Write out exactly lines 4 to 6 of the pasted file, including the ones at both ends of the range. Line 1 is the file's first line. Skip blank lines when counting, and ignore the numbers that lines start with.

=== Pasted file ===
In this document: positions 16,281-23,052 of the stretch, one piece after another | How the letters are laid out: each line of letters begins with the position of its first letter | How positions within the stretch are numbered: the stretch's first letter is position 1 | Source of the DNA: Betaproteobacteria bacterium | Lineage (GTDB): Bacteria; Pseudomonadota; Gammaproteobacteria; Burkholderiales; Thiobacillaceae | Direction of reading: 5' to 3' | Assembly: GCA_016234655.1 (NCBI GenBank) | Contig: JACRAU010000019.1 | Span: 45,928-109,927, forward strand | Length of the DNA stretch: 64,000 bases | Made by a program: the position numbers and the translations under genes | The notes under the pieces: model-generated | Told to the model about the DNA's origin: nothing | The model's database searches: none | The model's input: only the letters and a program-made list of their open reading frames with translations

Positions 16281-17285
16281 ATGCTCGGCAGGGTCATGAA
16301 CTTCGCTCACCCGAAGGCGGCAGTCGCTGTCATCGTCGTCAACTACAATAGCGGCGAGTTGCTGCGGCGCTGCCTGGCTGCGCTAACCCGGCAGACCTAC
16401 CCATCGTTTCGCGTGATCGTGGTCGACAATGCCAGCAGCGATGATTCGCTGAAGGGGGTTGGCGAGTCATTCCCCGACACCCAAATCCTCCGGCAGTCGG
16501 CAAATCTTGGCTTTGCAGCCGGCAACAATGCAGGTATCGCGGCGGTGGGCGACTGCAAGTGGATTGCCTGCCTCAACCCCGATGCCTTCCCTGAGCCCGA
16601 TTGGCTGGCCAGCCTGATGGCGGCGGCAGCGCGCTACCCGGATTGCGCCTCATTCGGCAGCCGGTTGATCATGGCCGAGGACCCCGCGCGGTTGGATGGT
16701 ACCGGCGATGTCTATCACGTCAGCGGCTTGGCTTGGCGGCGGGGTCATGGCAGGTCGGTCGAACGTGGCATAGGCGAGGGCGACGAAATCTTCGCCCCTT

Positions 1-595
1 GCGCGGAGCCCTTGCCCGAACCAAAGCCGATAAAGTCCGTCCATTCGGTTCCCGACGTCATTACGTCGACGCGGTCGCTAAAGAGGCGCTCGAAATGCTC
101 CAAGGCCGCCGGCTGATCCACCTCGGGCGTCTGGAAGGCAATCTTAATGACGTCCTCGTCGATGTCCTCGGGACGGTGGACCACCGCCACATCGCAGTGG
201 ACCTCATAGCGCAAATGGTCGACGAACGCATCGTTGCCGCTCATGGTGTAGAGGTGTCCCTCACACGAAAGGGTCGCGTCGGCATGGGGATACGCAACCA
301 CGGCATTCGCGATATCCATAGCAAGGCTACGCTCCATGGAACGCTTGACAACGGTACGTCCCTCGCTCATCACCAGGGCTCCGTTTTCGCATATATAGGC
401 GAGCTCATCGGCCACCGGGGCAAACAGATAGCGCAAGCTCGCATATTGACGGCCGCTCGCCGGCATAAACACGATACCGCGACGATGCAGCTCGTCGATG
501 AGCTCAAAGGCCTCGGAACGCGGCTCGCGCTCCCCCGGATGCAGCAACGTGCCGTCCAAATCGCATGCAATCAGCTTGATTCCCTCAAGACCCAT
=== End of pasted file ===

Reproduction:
16301 CTTCGCTCACCCGAAGGCGGCAGTCGCTGTCATCGTCGTCAACTACAATAGCGGCGAGTTGCTGCGGCGCTGCCTGGCTGCGCTAACCCGGCAGACCTAC
16401 CCATCGTTTCGCGTGATCGTGGTCGACAATGCCAGCAGCGATGATTCGCTGAAGGGGGTTGGCGAGTCATTCCCCGACACCCAAATCCTCCGGCAGTCGG
16501 CAAATCTTGGCTTTGCAGCCGGCAACAATGCAGGTATCGCGGCGGTGGGCGACTGCAAGTGGATTGCCTGCCTCAACCCCGATGCCTTCCCTGAGCCCGA